Silat v Krav Maga for Self-Defense

Krav Maga has sky rocketted to international popularity in recent decades as a no-nonsense and highly effective self defense system.  I wanted to see how it compared to a more traditional martial art and for this I chose Silat, a brutal system from South East Asia.  Here are my thoughts.

Origins and History

Krav Maga

Silat v Krav Maga

Krav Maga was developed by Imre Lichtenfeld, a Czechoslovakian born to a Jewish family.

He was a renowned fighter who won several championships for wrestling, boxing, and even gymnastics. Aside from competing, he was also a professional trainer.

In the 1930s, anti-Semitic national socialists started to attack the Jewish communities in Czechoslovakia. Lichtenfeld decided to teach people how to defend themselves, but soon realized that the traditional wresting and boxing moves were impractical for actual street fighting

He combined martial arts moves that would help anyone defend himself against an aggressive attacker. These included fighting with common tools like sticks, or disarming a knife. These later became the foundation for Krav Maga, which literally means “close combat.”

Lichtenfield taught the moves to other fighters, but drew the ire of local authorities who supported the anti-Semitic movement. In the 1940s, he fled to Palestine and was recruited by the Haganah paramilitary organization to train elite solders for face-to-face combat.

When the State of Israel was declared in 1948, Lichtenfield became the head instructor of the Physical Fitness and Krav Maga at the IDF School of Combat Fitness. Over the next two decades, he refined the moves and incorporated more techniques from other martial arts like judo. His students, including Eli Avikzar, helped spread Krav Maga’s popularity around the world.

Silat

Silat (sometimes called pencak silat or panchak) is an umbrella term for fighting styles from Southeast Asia. Like Krav Maga, the moves are meant primarily for self defense, and allows full-body  combat and many similar moves.

However, silat was not developed by a single person. This fighting style from the Malay archipelago evolved over the centuries, originating from basic hunting moves and ancient war dances used by the natives.

The earliest signs of a recorded fighting style date back as early as the second or third century BCE, from the Riau-Lingga archipelago which connects Indonesia and Malaysia.

Because of the thriving sea trade within Southeast Asian, silat moves quickly spread to Burma, Singapore, Thailand, and Brunei. They were also influenced by India and China, including some of the weapons, animal-inspired moves, and strong meditative and spiritual elements from Mahayana Buddhism. Later, it also incorporated katana and karate moves from Japan.

Today, silat is not just use for martial arts training or professional competitions, including the South East Asian games. Ceremonial silat performances and dances are often held at weddings and other special occasions.

Silat v Krav Maga: Comparison of Combat Moves and Techniques

Modern Krav Maga incorporates the kicks, punches, throws and grappling and ground moves from many martial arts: boxing, wrestling, judo, jiu-jitus, and muay thai. You can use hands, elbows, knees and feet to strike opponents—in fact, the basic principle is that it has no rules, and you have to learn how to defend yourself from any form of attack.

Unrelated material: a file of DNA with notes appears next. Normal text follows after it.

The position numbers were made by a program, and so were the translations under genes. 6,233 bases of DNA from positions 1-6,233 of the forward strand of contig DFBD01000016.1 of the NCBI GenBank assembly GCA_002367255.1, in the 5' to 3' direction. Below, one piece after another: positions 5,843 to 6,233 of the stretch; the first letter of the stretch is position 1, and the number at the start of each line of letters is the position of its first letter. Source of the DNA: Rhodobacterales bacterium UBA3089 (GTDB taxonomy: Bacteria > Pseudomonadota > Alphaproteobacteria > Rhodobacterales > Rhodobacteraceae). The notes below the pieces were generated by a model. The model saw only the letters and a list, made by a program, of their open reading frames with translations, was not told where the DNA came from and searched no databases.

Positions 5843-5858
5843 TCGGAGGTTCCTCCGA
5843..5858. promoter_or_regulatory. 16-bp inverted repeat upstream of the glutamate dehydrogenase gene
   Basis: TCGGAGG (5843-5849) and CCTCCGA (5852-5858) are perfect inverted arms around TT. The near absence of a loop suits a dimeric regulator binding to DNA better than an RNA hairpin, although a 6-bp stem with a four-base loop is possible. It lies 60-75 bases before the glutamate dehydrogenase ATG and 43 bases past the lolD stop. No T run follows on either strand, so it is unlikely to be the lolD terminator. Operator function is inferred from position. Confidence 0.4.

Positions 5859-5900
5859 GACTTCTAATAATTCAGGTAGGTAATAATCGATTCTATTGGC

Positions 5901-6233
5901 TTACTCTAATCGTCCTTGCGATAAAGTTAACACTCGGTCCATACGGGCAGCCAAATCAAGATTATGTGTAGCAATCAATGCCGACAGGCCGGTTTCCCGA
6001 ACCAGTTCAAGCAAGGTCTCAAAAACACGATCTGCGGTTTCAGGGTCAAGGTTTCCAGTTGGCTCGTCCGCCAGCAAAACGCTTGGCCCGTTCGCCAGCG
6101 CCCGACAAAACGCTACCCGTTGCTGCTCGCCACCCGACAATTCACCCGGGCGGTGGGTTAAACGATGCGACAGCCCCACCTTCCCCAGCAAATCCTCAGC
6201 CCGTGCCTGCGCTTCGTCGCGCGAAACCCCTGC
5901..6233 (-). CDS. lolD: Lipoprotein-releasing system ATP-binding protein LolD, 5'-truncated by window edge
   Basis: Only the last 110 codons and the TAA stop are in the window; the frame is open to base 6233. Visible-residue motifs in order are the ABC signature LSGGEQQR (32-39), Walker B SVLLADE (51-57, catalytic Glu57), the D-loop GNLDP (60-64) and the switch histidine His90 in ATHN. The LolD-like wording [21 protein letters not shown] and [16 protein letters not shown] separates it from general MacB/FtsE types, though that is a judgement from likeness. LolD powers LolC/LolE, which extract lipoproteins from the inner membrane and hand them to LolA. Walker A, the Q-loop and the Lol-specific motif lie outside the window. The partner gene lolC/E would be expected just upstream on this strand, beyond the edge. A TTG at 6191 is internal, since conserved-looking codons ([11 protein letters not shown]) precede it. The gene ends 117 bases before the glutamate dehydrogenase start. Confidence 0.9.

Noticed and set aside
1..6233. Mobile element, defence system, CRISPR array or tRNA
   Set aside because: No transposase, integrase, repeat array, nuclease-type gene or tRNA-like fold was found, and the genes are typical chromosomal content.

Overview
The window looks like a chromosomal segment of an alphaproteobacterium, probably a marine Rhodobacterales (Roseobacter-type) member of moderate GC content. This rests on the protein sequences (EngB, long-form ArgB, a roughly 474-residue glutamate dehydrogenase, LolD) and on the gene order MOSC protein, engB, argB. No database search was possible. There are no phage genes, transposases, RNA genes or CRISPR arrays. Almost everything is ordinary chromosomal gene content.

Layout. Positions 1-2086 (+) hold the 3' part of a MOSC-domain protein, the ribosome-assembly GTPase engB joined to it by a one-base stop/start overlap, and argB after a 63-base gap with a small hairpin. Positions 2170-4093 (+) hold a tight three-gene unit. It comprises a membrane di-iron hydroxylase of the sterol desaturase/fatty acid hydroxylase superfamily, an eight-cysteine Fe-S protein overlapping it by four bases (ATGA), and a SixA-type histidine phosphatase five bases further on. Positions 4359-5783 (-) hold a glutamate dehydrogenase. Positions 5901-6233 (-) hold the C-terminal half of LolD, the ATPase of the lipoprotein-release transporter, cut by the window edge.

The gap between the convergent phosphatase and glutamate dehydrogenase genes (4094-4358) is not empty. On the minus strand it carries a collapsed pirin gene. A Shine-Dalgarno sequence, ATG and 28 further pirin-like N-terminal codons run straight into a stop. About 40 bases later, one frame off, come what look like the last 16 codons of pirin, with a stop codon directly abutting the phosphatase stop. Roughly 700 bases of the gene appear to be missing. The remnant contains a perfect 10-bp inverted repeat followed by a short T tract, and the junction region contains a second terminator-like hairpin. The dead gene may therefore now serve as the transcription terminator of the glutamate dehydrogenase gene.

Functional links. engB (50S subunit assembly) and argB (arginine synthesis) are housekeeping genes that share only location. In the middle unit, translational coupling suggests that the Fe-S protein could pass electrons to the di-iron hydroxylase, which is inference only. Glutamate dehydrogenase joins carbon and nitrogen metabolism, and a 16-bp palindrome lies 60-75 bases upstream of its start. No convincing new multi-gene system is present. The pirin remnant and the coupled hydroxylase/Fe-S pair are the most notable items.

Through repetitive drills, Krav Maga sharpens your skills and reflexes so you can quickly respond to any kind of attack situation: being pulled from behind, pinned to the ground, or threatened with the knife. You learn how to use improvised weapons like a stick, or attack weak points like the eyes, groin, or knees.

Silat also uses boxing moves like the straight punch and uppercut, elbow strikes, and the sweeping and locking techniques found in wrestling. Since traditional silat fighters did not wear armour, much of the training focuses on increasing speed and agility, to avoid attack or quickly counterattack.

Like Krav Maga, Silat allows weapons. However, it has a list of allowed weapons, many of which have origins in tools that natives used for hunting, farming and self-defense.

This includes the wavy-bladed kris, a type of spear called lembing, the sickle-shaped sabit, the machete-inspired parang, and the small but sharp kerambit once carried by ladies.

Fighters can also use a pair of clubs called tongkat, which they use to disarm a weapon or knock an opponent of his feet. The sarong, or cloth wrapped around the waist, is also used to block attacks or for grabs and chokeholds.

Unlike Krav Maga, professional silat competitions do have some banned moves—but these are very, very few. A recent ruling now allows elbow strikes to the back, flying elbows, calf stomps, and very hard body drops.

Fighters are trained to beat down opponents until they’re to weak to fight back, and the risk of injury is so high that it’s considered one of the most dangerous competitive sports in the world.

Silat v Krav Maga: Which is better for Self-Defense?

The two sports are equally effective at teaching moves that can protect you from attackers. However, Krav Maga has an advantage primarily because it mentally prepares you for dealing with this kind of attack.

You are taught how to be more aware of your surroundings and spot the behavior of a potential attacker. You learn how to turn everyday objects into weapons, and how to talk down an attacker and possibly diffuse conflict.

Krav Maga is not a sport, and most students do not do it to join a championship and earn belts or medals. Instead, they learn krav maga for self defense, or to become a body guard or security.

In that way, the training, discipline, and mindset of krav maga will inevitably prove more effective in any self-defense situation.

 

 

References

 

https://en.wikipedia.org/wiki/Krav_Maga

https://en.wikipedia.org/wiki/Silat

 

Photo by Haddad Azfa on Unsplash